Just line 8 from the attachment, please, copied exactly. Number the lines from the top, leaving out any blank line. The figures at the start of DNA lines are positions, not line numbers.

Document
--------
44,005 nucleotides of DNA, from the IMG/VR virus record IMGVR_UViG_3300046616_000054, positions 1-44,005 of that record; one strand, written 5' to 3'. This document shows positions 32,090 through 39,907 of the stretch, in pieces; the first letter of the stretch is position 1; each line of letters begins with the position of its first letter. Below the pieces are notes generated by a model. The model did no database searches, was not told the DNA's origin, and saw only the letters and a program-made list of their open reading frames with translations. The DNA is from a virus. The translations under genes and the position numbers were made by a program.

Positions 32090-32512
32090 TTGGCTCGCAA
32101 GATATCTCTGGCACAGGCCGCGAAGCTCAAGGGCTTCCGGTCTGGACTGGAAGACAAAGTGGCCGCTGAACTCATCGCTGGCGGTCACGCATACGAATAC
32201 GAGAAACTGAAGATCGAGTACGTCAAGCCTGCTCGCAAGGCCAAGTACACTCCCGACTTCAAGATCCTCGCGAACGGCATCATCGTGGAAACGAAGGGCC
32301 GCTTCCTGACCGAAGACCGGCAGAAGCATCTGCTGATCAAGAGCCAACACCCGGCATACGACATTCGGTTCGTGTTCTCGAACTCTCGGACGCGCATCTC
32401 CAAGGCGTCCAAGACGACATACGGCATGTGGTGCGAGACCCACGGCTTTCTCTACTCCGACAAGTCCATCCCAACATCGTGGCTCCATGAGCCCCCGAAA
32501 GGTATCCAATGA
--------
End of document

32501 GGTATCCAATGA